Teen drains family's savings of $64K — by buying mobile games

Teen drains family’s savings of $64K — by buying mobile games

It’s not all fun and games.

A teen in China drained her family’s life savings on video games, buying a whopping $64,000 worth of pay-to-play mobile entertainment.

Gong Yiwang, mom to the high-rolling 13-year-old, had no clue her daughter was charging her debit card until receiving a phone call from the school, according to Insider.

The worried phone home prompted Yiwang to check her bank account, realizing her balance was now a measly 7 cents.

Yiwang reportedly discovered that her teenage daughter went on a five-month spending spree from January to May, which totaled an estimated $16,800 on game accounts and nearly $30,000 on in-game purchases.

“I never thought a 13-year-old girl could do this,” Yiwang told local TV outlet Elephant News, per Insider. “I’m in a daze; my head feels like it’s going to explode.”

Gong Yiwang, mom to the high-rolling 13-year-old, had no clue her daughter was charging her debit card until receiving a phone call from the school.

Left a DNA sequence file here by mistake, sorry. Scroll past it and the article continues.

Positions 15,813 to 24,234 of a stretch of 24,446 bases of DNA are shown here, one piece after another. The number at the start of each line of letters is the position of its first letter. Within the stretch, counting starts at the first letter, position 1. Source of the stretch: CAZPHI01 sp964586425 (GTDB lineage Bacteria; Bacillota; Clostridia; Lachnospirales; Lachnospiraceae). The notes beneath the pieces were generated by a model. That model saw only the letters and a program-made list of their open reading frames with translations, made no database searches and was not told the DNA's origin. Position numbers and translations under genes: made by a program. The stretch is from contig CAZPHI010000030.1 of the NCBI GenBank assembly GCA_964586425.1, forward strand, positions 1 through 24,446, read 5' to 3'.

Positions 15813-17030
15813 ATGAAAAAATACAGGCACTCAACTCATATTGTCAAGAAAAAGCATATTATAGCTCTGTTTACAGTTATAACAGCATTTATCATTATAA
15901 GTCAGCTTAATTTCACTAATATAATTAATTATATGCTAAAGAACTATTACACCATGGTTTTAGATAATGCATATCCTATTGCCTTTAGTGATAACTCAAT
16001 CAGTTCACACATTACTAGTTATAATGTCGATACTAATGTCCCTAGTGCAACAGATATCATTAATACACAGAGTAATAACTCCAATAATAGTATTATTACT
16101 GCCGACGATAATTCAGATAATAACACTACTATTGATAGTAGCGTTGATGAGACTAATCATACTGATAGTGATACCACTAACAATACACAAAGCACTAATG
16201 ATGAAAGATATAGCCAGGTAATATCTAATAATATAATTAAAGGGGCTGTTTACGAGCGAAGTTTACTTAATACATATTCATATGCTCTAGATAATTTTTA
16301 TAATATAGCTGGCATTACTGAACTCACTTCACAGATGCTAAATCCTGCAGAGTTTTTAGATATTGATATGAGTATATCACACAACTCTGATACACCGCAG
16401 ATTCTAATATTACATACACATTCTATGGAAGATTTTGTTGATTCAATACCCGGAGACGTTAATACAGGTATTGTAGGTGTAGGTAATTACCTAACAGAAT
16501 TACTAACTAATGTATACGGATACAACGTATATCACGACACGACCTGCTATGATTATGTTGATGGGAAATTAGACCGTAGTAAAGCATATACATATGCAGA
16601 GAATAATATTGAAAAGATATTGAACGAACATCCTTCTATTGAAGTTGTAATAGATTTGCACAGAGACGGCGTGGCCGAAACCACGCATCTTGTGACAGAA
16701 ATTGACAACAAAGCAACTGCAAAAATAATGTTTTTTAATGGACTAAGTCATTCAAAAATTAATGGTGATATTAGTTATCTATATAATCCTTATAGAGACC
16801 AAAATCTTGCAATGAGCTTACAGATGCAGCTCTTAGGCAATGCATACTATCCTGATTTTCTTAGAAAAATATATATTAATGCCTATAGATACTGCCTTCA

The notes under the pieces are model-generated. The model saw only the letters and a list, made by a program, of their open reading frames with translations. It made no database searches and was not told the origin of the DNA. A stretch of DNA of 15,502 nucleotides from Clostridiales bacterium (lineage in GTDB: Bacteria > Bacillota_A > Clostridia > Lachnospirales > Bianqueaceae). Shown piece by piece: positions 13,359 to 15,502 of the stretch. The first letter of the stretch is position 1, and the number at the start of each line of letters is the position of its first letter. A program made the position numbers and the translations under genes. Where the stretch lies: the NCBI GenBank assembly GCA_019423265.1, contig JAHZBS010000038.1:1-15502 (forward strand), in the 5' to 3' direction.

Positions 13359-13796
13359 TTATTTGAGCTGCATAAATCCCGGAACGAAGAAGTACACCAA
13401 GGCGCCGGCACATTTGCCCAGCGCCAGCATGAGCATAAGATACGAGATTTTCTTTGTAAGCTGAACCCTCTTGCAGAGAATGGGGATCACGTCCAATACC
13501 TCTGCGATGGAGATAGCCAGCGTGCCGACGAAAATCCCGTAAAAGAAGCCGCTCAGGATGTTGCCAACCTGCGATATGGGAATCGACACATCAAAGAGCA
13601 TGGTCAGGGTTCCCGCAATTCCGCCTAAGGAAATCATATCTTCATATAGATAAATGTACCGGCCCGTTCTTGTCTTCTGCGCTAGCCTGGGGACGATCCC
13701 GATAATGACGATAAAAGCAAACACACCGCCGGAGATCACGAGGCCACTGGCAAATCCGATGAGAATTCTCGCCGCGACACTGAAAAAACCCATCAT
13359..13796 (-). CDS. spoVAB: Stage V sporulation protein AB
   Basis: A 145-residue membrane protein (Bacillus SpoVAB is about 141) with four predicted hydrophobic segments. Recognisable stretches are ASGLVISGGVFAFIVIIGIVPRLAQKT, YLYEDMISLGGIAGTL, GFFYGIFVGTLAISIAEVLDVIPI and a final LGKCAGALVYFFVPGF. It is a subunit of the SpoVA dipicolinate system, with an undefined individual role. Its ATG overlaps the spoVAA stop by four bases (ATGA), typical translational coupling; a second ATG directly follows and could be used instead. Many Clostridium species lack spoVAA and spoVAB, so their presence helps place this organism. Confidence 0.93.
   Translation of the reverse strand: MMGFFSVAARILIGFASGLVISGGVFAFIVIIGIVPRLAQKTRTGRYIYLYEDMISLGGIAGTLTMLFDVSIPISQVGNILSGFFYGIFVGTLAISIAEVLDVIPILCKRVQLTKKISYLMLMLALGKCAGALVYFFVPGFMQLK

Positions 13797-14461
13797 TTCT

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But Yiwang’s daughter told Elephant News that she wasn’t aware where the money came from or the tab she racked up, she just knew her mom’s bank account was linked to her cell phone.

However, she apparently deleted transactions and messages to hide the evidence from her parents.

The youngster also gifted funds to jealous classmates wanting to play after they hounded her for cash.

“If I didn’t send it to them, they would bother me all day,” the sorrowful teen said. “If I told the teacher, I was afraid that the teacher would tell my parents and that my parents would be angry.”

Yiwang is now trying to scrounge up the money lost to her child’s gaming habits, saying she’s requested refunds from a number of platforms but has yet to receive the funds.

In recent years, China has attempted to curb children’s addiction to online gaming by limiting their game time to three hours a week in 2021.

With many of the country’s younger generations glued to their devices, the government introduced internet addiction camps, meant to treat those with an internet addiction disorder.


Source by [New York Post]

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